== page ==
Beef Burgundy is an old fashioned recipe popular in the 60s and 70s made with ground beef or sirloin tips, mushrooms, carrots, onions, and Burgundy Wine.
It was on the menu of many upscale restaurants.
This recipe was given to me by the restaurant manager of a chain hotel.
Her version contained beef tips, and carrots. She claimed the carrots were for looks and didn't add to the flavor.
Carrots do enhance the nutritional value. However, they prolong the cooking time and are not included here. I do serve lots of vegetables with this dish. I also switched to less expensive, ground beef sirloin to save on our food budget.
1 lb. ground beef, sirloin
1/4 cup chopped onions
1 can (14.5 oz.) beef broth
1 can cold water
2 tablespoons flour
3/4 cup canned mushroom slices
1 clove garlic, minced
1 cup Burgundy wine
8 oz. cooked noodles
Divide ground beef into 4 equal parts and shape into oblong patties.
Place in a cold skillet with onions. Turn heat to medium and cook until browned on one side. Turn over and brown other side until there is no longer pink showing, when pierced with a fork.
Remove from skillet and set aside. Add broth. Stir flour into water until smooth and pour into skillet. Add mushrooms, garlic and water.
Cook until gravy is thickened to your preference. Stir in wine. Add beef patties and cook until all is hot and bubbly.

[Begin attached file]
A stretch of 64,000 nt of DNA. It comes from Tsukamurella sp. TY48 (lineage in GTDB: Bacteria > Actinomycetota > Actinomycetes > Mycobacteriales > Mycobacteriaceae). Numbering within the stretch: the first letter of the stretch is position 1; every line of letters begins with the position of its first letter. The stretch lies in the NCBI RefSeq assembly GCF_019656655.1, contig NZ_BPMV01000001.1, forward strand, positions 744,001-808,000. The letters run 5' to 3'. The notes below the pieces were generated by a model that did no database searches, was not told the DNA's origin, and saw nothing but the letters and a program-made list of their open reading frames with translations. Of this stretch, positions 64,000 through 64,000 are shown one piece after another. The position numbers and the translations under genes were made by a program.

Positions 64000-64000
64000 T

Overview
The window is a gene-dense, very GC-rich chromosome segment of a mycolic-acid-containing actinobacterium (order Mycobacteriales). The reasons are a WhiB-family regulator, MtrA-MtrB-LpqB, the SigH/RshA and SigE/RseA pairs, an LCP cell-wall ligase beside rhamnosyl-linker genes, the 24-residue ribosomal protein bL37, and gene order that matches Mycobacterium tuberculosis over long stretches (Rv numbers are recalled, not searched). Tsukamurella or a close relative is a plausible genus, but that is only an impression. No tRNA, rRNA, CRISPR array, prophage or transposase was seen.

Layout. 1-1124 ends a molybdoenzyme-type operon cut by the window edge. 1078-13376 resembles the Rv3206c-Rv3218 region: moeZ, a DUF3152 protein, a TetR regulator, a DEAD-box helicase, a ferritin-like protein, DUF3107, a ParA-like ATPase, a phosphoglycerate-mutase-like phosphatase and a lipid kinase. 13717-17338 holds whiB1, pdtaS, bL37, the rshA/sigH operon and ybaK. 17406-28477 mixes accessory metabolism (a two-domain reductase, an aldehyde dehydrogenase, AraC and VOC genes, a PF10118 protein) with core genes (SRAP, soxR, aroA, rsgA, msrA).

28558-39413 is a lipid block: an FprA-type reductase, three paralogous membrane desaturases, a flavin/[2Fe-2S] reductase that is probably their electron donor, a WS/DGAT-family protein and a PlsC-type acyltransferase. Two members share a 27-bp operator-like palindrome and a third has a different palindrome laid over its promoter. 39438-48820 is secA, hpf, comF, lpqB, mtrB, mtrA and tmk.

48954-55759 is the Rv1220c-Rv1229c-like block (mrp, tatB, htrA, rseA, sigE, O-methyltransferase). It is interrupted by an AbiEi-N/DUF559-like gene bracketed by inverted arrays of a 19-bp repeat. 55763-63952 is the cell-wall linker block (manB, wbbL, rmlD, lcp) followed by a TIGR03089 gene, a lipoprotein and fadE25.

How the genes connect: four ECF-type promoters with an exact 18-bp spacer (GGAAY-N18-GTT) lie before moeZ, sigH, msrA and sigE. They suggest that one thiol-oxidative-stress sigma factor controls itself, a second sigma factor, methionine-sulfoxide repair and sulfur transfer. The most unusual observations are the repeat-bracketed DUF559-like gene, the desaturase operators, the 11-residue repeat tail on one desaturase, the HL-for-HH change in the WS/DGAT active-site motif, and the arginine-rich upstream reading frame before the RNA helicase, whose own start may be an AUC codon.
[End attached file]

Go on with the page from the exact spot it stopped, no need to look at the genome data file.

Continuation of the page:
Remove from heat and serve on noodles, rice, or mashed potatoes.
Modify Beef Burgundy recipe for special occasions or when company is coming.
1 lb. beef tips (substituted for the ground beef)
2 tablespoon peanut vegetable oil
1 large carrot, thinly sliced
Heat oil in skillet. Add tips and sear* on both sides until lightly browned. Remove from skillet and set aside. DO NOT DRAIN.
Stir the flour into pan drippings until it is browned to the color you like your gravy.
Slowly, stir in broth and water. Bring to a boil.
Add onions, mushrooms, carrots, and garlic. Reduce heat and simmer until carrots are tender and gravy is thickened. Takes about 30-35 minutes.
Add tips back into pan. Add wine and simmer until the beef is done.
To test for doneness, stick a fork into the meat. Check the inside to see if it is as done as you prefer. If it isn't, stir in a little more water and cook it until it is.
*Beef tips are one of the most tender and tastiest of all cuts.
Searing the meat first, seals in the juices, retaining this wonderful tenderness and flavor!
For a memorable dinner, light some candles, and serve the Wine.
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